Common Name: Chaga Mushroom
Scientific Name: Inonotus obliquus
Habitats: Chaga mushroom grows commonly on birch trees. Chaga is found throughout birch forests mostly in the northern part of the northern hemisphere.
Edibility: Chaga is usually grated into a fine powder and used to brew a beverage resembling coffee. It has a slightly bitter taste. Chaga mushroom has a long history of traditional use as a folk medicine in Russia and Eastern Europe.
Medicinal: Since the 16th century, there are records of chaga mushroom being used in folk medicine and the botanical medicine of the Eastern European countries as a remedy for cancer, gastritis, ulcers, and tuberculosis of the bones.
Chemical investigations show that I. obliquus produces a diverse range of secondary metabolites including phenolic compounds, melanins, and lanostane-type triterpenoids. Among these are the active components for antioxidant, antitumoral, and antiviral activities and for improving human immunity against infection of pathogenic microbes.
While the betulin found in birch bark is indigestible by humans, the chaga mushroom converts it into a form that can be digested orally. In an animal study, researchers found betulin from birch bark lowered cholesterol, obesity and improved insulin resistance.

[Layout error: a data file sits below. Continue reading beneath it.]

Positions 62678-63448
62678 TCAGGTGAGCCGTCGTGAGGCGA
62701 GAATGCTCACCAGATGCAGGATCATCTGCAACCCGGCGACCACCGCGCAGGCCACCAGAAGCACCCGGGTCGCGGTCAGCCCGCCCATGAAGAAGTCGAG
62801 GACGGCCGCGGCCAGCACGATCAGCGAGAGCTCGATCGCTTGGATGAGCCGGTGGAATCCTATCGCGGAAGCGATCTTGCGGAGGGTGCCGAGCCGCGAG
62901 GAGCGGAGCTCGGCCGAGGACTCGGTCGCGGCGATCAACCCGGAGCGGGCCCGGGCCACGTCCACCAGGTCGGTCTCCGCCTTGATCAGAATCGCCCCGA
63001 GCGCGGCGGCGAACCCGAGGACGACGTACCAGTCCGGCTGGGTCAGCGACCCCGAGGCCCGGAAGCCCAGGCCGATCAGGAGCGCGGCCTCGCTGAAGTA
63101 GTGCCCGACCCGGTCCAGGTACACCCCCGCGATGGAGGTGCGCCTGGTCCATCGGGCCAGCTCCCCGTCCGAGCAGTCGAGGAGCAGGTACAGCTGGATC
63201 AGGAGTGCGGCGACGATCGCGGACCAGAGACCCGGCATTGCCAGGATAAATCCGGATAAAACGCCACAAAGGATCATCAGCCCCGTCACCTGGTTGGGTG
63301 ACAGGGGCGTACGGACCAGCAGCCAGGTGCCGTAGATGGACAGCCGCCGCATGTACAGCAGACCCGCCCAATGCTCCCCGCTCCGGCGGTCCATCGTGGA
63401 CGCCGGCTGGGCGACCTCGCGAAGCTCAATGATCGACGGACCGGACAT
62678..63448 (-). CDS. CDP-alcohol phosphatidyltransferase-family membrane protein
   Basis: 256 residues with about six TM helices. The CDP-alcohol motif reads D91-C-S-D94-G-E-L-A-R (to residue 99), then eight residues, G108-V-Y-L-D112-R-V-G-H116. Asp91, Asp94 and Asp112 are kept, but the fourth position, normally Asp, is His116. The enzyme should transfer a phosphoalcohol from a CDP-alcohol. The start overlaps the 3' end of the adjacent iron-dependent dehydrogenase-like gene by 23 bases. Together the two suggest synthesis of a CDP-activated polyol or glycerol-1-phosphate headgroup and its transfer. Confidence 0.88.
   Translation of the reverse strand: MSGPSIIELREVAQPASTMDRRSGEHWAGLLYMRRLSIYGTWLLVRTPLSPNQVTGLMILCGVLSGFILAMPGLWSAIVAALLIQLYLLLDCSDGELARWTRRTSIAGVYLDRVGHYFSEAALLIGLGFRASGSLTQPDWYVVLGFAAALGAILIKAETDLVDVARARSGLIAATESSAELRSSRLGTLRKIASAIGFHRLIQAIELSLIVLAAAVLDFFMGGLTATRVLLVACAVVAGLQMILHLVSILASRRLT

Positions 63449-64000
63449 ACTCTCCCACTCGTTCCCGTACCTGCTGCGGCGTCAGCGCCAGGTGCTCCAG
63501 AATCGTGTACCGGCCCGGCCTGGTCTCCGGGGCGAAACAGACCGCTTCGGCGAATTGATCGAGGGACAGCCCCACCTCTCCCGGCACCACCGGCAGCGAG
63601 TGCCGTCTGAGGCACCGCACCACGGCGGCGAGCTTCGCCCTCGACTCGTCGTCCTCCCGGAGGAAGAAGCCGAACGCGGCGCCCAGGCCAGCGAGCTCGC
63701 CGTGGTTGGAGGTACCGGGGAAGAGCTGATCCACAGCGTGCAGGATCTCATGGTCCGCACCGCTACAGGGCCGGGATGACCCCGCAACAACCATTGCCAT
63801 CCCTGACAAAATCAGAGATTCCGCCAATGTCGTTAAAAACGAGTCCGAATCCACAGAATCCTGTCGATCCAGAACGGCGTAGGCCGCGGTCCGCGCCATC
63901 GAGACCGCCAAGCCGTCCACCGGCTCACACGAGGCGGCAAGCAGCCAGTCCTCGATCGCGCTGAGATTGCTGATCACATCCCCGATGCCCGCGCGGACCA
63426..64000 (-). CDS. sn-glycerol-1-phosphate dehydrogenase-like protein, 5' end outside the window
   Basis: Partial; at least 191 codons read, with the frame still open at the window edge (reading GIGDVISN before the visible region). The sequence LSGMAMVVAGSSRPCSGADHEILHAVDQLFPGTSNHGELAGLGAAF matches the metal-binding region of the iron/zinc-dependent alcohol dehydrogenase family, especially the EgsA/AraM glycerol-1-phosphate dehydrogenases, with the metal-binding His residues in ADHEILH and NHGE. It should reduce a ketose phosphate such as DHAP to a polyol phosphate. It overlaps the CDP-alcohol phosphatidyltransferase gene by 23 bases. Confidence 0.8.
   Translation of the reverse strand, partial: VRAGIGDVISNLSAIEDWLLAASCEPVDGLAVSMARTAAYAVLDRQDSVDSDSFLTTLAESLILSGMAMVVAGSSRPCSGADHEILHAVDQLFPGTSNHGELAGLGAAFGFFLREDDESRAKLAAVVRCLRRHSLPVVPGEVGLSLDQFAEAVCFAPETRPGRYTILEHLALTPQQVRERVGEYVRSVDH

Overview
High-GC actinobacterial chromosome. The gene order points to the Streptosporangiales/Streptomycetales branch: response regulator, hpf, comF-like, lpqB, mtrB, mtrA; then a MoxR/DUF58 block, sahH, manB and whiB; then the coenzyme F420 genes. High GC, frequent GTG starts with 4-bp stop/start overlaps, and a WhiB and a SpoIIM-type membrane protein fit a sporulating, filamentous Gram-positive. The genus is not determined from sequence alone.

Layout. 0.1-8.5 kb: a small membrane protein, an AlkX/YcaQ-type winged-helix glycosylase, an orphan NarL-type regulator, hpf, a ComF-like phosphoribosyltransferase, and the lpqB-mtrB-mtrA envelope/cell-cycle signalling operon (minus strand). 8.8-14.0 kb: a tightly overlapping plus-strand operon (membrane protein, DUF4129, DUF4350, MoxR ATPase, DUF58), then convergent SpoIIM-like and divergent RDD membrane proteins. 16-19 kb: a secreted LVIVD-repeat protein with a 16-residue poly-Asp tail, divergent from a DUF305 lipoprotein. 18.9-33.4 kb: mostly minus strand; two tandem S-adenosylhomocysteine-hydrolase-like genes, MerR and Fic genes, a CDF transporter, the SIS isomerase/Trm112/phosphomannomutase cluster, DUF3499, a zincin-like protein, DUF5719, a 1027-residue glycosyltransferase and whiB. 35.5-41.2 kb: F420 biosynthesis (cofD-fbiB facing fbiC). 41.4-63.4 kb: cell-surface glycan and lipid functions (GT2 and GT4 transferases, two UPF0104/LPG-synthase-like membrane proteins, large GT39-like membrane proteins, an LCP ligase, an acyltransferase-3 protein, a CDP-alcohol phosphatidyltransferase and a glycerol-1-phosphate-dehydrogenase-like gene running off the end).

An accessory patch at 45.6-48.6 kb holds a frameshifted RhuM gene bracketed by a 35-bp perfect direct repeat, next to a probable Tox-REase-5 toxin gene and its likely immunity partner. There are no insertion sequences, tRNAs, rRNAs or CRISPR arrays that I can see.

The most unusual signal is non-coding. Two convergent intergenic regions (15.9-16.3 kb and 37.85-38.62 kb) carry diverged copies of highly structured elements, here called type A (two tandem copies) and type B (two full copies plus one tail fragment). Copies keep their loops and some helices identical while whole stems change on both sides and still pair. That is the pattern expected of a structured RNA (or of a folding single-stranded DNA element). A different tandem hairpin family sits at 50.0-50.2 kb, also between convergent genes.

The mycelial endo-polysaccharide of I. obliquus was identified as an immune response modifier and it was found that the anti-cancer effect of endo-polysaccharide is not directly tumorcidal but rather is immuno-stimulating. Due to the hypoglycemic activity of polysaccharides caution may be taken by those with hypoglycemia.
Care: Chaga can be harvested by breaking off a piece of the conk, (the dark and brittle mass of mycelium,) from its host tree. An extraction process is needed to release the major active ingredients, the polysaccharides—which are found in the mostly indigestible chitin cellwalls of the chaga. The hot water extraction method will extract all water soluble components including polysaccharides, but an alcohol/ethanol extraction process is necessary to isolate the non-water soluble components like betulinic acid, betulin, and phyto-sterols. Using both methods will result in the most valuable components being present.
Symbiosis: Chaga mushroom is parasitic on birch trees. Humans have been using it medicinally for hundreds of years at least.
- Wikipedia article on chaga
- Key Herbs article on the birch fungus chaga
- Chaga Mushroom Guide Website
- Permaflow video: Stalking the Wild Chaga Mushroom with Daniel Vitalis